Summa: diary (February 9-10, 2023)

‘ It’s like I’ve landed on a different planet’ (Life on Mars (2006)).

February 9 (Thursday). I’ve not been to London in almost three years. The day I returned home from there, on March 15, 2020, the Government advised citizens not to undertake unnecessary journeys. Covid-19 had begun to take a firm grip on the country. The following day the then Prime Minister, Boris Johnson, announced that we’d be through the pandemic in twelve weeks. I vividly recall leaving Euston Station sensing that I’d not return for some time. My principle reason for travelling today, as then, is to attend a performance at Ronnie Scott’s jazz club. (My sons had bought be a ticket for Christmas.) This would be another memorable Harvey Boyz outing.

12.15 pm: I arrived at Euston Station, as though from self-imposed exile. While waiting to meet my sons, I travelled to St Paul’s tube station and the Embankment. There, I sat on a bench with the Spring sunlight on my face and my eyes closed (listening), reflecting upon those many thousands who’d died due to the pandemic during the interval between now and the last time that I’d visited this spot. Today, even the least of things seemed vivified. Nothing was any longer commonplace. It was good to have life, and to have it abundantly.

While buying a hot drink from an outdoor vendor, he told me about a friend who’d been a lawyer in the City. Her father had died suddenly from Covid-19 at the outset of the pandemic. She has not been the same since, and was forced to give up her career as a result. I walked to Southwark, where I caught the closing prayer at the service of Unsung Evensong, and lit a candle, in the cathedral.

3.00 pm: Having gathered at the entrance to Tate Modern’s Turbine Room, the Harvey Boyz visited the Cezanne exhibition. (What happened to the acute accent over the first ‘e’ of his name, in my absence?) It’s impossible to underestimate his importance to the development of modern art. We’d not have abstraction if it weren’t for Cubism, and we wouldn’t have Cubism if it weren’t for Cézanne. To my mind, he was the first artist in the modern period to undertake painting as research. Therefore, he’s the godfather of doctoral study through fine-art practice. My sons and I discussed his work like pros.

My wife and I have taken them to art galleries since they were babes in arms. Today, they weren’t trying to count how many bunnies could be spotted in early-Renaissance paintings. Instead, the quest was to determine how Cézanne had reinvented the concept of pictorial space, stressed the objecthood of paintings, and insisted that they should be considered first and foremostly as the outcome of intellectually-informed perceptions and formal design. (The significance of subject matter took a poor second place in his works. Often, it was entirely neutral – merely a clothes-hanger on which he hung his acts of seeing and representing.)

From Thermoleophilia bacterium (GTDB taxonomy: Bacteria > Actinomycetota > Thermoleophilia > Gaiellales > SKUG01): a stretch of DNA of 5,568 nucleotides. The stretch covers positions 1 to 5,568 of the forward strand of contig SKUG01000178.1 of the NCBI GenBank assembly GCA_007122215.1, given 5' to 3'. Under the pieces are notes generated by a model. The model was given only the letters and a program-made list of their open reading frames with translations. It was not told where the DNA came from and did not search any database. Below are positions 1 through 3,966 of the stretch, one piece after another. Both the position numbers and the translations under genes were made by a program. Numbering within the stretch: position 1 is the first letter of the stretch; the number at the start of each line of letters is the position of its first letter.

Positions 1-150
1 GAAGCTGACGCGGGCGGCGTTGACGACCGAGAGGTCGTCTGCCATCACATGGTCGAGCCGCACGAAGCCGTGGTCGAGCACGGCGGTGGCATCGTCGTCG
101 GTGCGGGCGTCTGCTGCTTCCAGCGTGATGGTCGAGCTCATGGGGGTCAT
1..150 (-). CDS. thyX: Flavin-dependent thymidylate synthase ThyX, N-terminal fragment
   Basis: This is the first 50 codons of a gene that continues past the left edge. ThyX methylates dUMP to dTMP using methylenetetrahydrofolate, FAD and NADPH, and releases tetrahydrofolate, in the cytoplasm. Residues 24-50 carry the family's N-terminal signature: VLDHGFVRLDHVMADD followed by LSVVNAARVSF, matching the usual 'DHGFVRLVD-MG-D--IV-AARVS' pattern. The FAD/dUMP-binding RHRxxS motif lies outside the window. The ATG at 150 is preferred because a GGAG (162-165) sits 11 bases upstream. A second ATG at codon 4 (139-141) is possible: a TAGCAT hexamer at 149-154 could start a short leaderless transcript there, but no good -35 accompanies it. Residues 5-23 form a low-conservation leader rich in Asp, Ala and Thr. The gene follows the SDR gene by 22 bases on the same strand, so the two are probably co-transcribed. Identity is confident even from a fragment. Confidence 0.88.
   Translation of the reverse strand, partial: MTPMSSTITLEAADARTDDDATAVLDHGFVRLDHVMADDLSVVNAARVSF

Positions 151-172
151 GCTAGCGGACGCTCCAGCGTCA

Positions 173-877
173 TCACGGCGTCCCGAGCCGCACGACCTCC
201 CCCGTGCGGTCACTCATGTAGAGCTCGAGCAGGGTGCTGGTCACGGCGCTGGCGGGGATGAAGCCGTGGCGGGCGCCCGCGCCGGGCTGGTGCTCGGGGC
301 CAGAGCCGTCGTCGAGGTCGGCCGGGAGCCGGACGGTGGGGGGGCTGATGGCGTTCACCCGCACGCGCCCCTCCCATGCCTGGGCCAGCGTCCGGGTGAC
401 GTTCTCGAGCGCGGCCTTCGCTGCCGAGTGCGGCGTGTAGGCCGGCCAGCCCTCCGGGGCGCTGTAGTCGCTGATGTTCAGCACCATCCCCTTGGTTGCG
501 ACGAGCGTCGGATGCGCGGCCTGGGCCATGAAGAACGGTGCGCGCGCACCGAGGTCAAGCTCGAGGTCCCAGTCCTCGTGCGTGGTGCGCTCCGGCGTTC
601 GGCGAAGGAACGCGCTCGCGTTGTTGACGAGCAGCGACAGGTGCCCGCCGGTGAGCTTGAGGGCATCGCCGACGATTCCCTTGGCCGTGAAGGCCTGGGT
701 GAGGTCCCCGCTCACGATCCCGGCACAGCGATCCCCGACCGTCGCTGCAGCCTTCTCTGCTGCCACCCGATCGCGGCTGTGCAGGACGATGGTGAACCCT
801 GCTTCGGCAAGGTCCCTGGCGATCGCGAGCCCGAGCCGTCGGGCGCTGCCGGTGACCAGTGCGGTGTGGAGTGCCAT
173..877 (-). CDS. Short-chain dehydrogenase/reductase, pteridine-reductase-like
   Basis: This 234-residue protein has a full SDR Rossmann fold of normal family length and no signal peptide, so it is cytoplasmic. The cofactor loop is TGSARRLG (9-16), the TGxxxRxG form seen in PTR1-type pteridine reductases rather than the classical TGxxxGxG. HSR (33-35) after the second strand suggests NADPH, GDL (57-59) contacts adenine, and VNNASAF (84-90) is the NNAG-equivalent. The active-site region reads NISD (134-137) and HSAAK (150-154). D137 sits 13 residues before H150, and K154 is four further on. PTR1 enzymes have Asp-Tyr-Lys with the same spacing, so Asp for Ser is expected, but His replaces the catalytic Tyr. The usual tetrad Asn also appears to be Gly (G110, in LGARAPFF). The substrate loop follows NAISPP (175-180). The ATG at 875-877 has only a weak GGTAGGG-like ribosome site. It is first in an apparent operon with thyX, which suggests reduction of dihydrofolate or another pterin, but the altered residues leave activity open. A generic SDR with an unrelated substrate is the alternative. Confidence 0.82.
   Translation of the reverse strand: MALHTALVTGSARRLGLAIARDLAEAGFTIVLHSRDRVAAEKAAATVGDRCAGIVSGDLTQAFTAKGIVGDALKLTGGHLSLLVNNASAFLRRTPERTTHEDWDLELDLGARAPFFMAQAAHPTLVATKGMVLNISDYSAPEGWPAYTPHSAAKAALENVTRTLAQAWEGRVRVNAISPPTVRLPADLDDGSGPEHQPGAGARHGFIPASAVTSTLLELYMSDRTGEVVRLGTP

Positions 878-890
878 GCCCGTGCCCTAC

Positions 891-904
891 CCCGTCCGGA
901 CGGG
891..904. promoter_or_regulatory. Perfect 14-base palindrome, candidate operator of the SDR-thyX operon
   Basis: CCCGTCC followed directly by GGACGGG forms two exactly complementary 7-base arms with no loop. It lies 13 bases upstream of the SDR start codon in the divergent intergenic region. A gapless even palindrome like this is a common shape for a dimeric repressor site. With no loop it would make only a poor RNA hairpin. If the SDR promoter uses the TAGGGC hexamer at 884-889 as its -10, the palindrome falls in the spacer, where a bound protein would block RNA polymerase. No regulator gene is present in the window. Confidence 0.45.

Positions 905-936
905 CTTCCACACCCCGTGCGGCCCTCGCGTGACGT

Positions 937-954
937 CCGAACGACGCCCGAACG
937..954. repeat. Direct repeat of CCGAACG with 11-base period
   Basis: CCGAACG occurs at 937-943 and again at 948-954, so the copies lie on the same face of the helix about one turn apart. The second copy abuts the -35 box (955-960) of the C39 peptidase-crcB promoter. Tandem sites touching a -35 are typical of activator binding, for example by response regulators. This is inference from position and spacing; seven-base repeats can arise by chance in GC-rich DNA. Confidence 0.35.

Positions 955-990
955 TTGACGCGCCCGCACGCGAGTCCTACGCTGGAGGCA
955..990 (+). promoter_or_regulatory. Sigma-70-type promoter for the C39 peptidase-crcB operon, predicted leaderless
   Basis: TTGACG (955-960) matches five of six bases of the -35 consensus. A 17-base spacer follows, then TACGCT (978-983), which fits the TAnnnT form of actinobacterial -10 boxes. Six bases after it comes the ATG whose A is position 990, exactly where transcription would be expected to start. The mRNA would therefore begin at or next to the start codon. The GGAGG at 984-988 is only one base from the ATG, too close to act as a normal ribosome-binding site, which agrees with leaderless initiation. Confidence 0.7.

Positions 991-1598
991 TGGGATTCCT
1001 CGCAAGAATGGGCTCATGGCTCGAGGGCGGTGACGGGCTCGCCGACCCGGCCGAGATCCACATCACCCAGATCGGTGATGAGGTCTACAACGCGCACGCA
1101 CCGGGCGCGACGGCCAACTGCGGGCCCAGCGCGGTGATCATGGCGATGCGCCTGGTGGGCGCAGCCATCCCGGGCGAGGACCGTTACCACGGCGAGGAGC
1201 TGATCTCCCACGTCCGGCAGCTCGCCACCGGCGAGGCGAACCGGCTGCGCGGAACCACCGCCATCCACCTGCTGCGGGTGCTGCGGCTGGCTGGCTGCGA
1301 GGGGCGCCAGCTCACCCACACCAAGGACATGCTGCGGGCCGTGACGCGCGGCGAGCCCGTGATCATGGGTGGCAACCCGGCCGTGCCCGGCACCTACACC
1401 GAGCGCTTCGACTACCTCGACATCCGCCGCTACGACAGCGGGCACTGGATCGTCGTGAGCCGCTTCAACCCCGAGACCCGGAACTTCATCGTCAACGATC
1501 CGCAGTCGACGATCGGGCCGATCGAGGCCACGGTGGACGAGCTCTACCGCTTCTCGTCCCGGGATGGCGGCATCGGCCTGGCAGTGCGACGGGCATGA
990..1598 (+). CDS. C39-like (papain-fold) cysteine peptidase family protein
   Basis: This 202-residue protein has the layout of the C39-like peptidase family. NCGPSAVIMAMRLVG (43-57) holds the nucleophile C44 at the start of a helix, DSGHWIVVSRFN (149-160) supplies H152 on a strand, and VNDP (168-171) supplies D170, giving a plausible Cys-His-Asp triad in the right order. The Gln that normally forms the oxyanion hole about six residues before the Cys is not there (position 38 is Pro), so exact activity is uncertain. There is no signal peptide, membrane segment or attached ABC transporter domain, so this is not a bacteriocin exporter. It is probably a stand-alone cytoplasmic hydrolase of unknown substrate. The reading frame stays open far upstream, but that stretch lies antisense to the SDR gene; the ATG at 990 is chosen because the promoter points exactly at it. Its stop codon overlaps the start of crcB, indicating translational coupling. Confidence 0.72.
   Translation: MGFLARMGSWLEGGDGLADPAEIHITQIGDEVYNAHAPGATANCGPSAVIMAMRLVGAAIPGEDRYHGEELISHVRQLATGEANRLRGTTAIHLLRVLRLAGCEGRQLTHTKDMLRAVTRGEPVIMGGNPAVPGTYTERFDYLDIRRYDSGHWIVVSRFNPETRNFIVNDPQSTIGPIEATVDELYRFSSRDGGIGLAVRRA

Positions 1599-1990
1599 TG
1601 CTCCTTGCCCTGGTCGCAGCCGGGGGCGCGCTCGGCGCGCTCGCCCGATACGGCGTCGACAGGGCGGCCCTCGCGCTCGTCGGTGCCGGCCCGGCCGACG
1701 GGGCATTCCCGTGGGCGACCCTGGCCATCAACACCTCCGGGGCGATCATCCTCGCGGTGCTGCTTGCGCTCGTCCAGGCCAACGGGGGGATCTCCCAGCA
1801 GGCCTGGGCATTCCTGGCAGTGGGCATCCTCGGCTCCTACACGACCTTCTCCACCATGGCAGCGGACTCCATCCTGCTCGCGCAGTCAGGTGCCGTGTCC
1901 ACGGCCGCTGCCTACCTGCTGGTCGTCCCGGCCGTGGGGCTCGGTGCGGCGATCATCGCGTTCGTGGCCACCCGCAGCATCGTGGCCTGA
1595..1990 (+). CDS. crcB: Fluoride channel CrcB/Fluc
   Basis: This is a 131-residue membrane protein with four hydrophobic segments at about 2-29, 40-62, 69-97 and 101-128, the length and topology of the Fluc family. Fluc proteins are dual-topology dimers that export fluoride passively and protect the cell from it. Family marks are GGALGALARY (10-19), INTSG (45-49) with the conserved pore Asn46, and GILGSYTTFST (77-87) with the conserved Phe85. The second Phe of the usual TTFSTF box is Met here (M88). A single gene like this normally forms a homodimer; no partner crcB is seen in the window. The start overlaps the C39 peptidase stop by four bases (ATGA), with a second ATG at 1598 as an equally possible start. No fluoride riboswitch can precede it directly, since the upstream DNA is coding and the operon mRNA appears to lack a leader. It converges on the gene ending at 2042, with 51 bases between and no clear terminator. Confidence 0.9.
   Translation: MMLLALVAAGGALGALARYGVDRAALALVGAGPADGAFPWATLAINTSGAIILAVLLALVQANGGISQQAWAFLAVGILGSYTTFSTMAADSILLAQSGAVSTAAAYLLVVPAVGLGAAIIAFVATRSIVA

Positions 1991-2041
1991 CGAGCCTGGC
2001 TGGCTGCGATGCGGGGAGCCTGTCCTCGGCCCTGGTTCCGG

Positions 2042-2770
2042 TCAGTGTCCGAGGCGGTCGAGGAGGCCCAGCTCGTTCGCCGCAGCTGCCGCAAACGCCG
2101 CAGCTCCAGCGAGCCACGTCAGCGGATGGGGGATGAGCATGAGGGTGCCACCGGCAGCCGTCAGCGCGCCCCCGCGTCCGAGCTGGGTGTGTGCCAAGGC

Hank’s Guitar Store, Denmark Street and the Marquee Club. Wardour Street, London (with acknowledgment to

4.00 pm: We took a tube train in to the city centre and headed for Denmark Street to pay homage at the too few guitar shops that remain, and dine. We were joined by my elder son’s partner. 7.00 pm: Finding ourselves with time to kill before the evening’s performance at Ronnie Scott’s, we headed for a pub nearby. Those that we’d patronise in good conscience were full to the brim. Reluctantly, we alighted upon a Wetherspoon on Wardour Street. It’s only redeeming feature is that the premises was once home to the Marquee Club (from 1964 to 1988). Here, many of the major jazz, rock, and punk bands had played during its twenty-five year lifetime, including: Alexis Korner, Pink Floyd, Led Zeppelin, King Crimson, and the Sex Pistols.

9.00 pm: We were at the jazz club to hear the saxophonist Kenny Garrett. He’d played with the late Miles Davis on one studio and several live albums in the late 80s and early 90s. (One degree of separation.) Garrett’s playing was astonishing. At times, I felt he was channelling Charlie Parker and John Coltrane. There were moments of frenzy that resolved into an almost religious ecstasy. Like Cézanne, Garrett moves forward while looking backwards – allying innovation and tradition. We had a blast!

February 11 (Friday). 9.00 am: From the balcony of my son’s and his partner’s flat you could see the River Lee and the London Stadium (formerly the Olympic Stadium.) To my mind, the 2012 Olympics was the last occasion when the UK was united, forward looking, confident, and admirable. Afterwards, it descended into the abyss of xenophobia, isolationism, hatefulness, insecurity, division, bigotry, deceit, and corruption.

The Harvey Boyz went in search of their breakfast, taking their route through Victoria Park and returning via the canal towpath. (I’d enjoyed the best almond croissant I’d ever eaten.) 11.00 am: On, then, to the city centre for lunch at a rather swish Taiwanese restaurant. Here, behind glass, the cooks ‘manufacture’ bao like lab technicians process microchips.

Before taking the train back to Aberystwyth, I inducted my sons into L. Cornelissen & Son (Artists’ Colourmen), on Great Russell Street. Every visit, I’m overwhelmed. They have everything worth having. And you’ll pay a pretty price for the best of it. Many a poor art student has come to their ruin in this shop.

2.40 pm: One of the highlights of the last few days has been the thought that I’d be taking my sons home with me for the weekend. I’d forgotten how perilous the return journey could be: wifi failure, old rolling stock, delays, unscheduled changes, confusion, and a conspicuous absence of people in the know when you need them most: the signs of broken Britain.

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